Root > Reference > All Functions > TEADeriveKeyHMAC

Function TEADeriveKeyHMAC

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Initializes TEA key from password via MD5 HMAC.

 

Unit

EEncrypt

 

Syntax

 

Code (Delphi)

function TEADeriveKeyHMAC(

const APassword: String;

const ASalt: TSalt

): TTEAKey; overload;

 

Parameters

APassword [in]

User password.

 

ASalt [in]

Salt value. Use InitSalt function to create new salt for encryption and store salt with encrypted data. Use stored salt to decrypt data.

 

Return value

TEA key derived from APassword and ASalt using MD5 HMAC.

 

You do not need to free/release/dispose this key - it does not contain any allocated memory. However, it is strongly recommended to call TEADestroyKey function once you have finished working with key - to erase it with zeros.

 

This value is always the same for the same APassword and same ASalt.

 

Remarks

This function converts APassword to UTF-8 and then uses MD5HMAC(ASalt, APassword) to derive the key using the specified salt.

 

You do not need to call this function if you already have RAW binary TEA key (TTEAKey).

 

You do not need to free/release/dispose this key - it does not contain any allocated memory. However, it is strongly recommended to call TEADestroyKey function once you have finished working with key - to erase it with zeros.

 

Warning

TEADeriveKey and TEADeriveKeyHMAC use different algorithms to derive the key. E.g. key created by the TEADeriveKey will be different from the key created by the TEADeriveKeyHMAC function. In other words, if you use some function on sending side - then you must use the same function on receiving side. If you do not have compatibility requirements with external code - we recommend to use TEADeriveKeyHMAC function.

 

Tip

Using salt means that size of encrypted/decrypted data will change - because salt must be stored with encrypted data. If you do not use salt - the data size will not change during encryption/decryption.

 

Note

In cryptography, a salt is random data that is used as an additional input to a one-way function that hashes a password. The primary function of salts is to defend against dictionary attacks versus a list of password hashes and against pre-computed rainbow table attacks.

 

Tiny Encryption Algorithm (TEA) is a block cipher notable for its simplicity of description and implementation, typically a few lines of code. TEA operates on two 32-bit unsigned integers (could be derived from a 64-bit data block) and uses a 128-bit key.

 

Important!

TEA has a few weaknesses. Most notably, it suffers from equivalent keys—each key is equivalent to three others, which means that the effective key size is only 126 bits. As a result, TEA is especially bad as a cryptographic hash function. TEA is also susceptible to a related-key attack which requires 2^23 chosen plaintexts under a related-key pair, with 2^32 time complexity.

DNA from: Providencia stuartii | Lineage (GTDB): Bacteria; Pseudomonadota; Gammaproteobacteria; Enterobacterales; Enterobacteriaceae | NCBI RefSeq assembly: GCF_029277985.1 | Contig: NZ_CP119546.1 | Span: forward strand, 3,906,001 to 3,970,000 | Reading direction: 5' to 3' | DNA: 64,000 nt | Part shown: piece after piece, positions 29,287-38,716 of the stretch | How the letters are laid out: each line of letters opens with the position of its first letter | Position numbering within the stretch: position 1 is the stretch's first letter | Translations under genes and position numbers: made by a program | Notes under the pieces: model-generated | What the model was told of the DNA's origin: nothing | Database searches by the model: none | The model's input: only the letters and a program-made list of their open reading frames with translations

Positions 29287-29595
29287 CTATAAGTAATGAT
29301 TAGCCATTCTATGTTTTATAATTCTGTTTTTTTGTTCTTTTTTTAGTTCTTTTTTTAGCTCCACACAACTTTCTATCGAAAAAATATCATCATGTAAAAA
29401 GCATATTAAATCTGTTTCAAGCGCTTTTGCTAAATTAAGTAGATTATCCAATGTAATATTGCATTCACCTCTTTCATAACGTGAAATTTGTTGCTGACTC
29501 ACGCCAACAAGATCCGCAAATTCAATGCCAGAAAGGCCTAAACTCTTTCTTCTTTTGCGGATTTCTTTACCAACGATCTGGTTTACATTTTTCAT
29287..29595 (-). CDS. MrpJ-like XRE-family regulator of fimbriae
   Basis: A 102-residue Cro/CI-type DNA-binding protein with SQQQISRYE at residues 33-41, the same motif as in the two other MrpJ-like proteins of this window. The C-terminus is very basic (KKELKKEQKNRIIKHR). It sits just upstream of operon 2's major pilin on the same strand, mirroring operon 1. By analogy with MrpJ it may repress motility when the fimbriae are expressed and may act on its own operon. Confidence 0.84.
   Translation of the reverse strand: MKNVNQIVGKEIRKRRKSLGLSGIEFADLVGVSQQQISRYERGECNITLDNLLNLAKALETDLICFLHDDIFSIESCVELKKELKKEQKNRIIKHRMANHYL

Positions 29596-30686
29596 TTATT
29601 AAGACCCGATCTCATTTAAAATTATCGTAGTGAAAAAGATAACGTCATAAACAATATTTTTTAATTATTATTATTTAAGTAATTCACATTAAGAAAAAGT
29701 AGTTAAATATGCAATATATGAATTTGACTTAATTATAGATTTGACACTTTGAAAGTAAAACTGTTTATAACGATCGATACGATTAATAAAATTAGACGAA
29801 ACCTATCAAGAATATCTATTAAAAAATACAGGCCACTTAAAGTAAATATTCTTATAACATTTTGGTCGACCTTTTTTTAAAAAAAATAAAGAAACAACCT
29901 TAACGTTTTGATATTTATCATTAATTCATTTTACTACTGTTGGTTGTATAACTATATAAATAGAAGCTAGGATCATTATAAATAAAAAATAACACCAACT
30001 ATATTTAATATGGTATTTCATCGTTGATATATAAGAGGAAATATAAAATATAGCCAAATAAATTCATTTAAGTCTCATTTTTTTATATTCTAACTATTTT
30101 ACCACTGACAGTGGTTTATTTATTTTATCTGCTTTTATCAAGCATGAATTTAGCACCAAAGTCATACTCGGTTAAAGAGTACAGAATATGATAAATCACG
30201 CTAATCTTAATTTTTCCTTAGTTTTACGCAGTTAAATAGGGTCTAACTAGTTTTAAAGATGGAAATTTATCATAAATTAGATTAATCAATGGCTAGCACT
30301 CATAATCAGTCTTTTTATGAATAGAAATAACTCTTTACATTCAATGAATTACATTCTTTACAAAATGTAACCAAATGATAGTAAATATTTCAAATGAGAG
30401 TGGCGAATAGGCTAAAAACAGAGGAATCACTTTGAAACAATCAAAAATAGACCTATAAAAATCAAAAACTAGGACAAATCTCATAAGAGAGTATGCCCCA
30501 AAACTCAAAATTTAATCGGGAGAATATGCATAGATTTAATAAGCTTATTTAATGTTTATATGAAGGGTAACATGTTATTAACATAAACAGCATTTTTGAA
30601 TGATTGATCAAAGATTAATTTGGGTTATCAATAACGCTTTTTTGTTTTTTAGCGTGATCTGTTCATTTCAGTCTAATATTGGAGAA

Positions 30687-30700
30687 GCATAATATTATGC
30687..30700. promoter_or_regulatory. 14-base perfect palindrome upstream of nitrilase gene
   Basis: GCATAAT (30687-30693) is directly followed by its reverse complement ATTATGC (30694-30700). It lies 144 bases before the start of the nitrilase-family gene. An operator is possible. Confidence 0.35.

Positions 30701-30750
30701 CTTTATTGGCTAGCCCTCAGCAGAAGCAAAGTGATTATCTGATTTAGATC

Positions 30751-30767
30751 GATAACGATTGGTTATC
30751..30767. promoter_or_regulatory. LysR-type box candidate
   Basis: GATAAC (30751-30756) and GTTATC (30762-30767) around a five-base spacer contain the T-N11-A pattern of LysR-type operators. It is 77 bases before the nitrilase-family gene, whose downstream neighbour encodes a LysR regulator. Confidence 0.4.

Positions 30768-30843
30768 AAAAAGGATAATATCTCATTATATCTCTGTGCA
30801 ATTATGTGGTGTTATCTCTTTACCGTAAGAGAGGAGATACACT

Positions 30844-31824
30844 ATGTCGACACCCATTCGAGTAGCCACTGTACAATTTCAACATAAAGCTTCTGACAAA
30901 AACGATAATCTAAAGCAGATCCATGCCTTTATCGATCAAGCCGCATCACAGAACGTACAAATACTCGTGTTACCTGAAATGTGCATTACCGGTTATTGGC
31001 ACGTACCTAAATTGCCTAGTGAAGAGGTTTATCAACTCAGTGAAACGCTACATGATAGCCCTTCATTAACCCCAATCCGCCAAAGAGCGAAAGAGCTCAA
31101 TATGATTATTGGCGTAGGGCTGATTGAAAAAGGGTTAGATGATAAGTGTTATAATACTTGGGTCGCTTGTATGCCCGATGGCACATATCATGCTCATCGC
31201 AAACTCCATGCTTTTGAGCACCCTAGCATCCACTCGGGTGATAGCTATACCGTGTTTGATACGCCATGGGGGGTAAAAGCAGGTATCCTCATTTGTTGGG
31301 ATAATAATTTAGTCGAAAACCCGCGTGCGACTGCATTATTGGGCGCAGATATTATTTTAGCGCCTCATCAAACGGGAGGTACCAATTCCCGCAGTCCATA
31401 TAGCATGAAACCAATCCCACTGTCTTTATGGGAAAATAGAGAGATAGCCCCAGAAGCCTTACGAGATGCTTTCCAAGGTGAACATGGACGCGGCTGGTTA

Examples

 

Code (Delphi)

var

Key: TTEAKey;

Salt: TSalt;

EncryptedText: RawByteString;

S: String;

SaltEncodedLen: Integer;

begin

// Create new (random) salt

Salt := InitSalt;

 

// Create new key from password

// Key will be different each time

// Because salt is different

Key := TEADeriveKeyHMAC('password', Salt);

 

// Encrypt some text with the above key

// (meaning "encrypt some text with the above password")

EncryptedText := TEAEncrypt(Key, 'clear text');

 

// Wipe key/salt from memory - do this as soon as possible

TEADestroyKey(Key); // - same as SecureFree(Key);

 

// You must store salt with encrypted data

EncryptedText :=

RAWToString(@Salt, SizeOf(Salt)) +

EncryptedText;

 

// No longer needed, erase it

SecureFree(Salt);

 

// EncryptedText contains encrypted RAW bytes

// Do not output EncryptedText to any place which expects human-readable text

 

// Debug output

// Encrypted text is RAW bytes, so we need to convert it to something readable

// Encrypted value will always be different

Edit1.Text := HexEncodeString(EncryptedText);

 

// _____________________________________________

 

// Read stored salt

SaltEncodedLen := HexCalcEncodedSize(SizeOf(Salt)));

RAWFromString(Copy(EncryptedText, 1, SaltEncodedLen), @Salt);

// Remove salt from EncryptedText

EncryptedText := Copy(EncryptedText, SaltEncodedLen + 1, MaxInt);

 

// Create key from password

// Key will be the same as the one used for encryption above

Key := TEADeriveKeyHMAC('password', Salt);

 

// No longer needed, erase it

SecureFree(Salt);

 

// Decrypt text back

S := TEADecrypt(Key, EncryptedText);

 

// Wipe key from memory - do this as soon as possible

TEADestroyKey(Key); // - same as SecureFree(Key);

 

// Wipe also all data

SecureFree(EncryptedText);

 

// Now S = 'clear text'

 

// Call SecureFree for all data once you have finished working with it

SecureFree(S);

end;

 

See also




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Last edited: 2021-10-15
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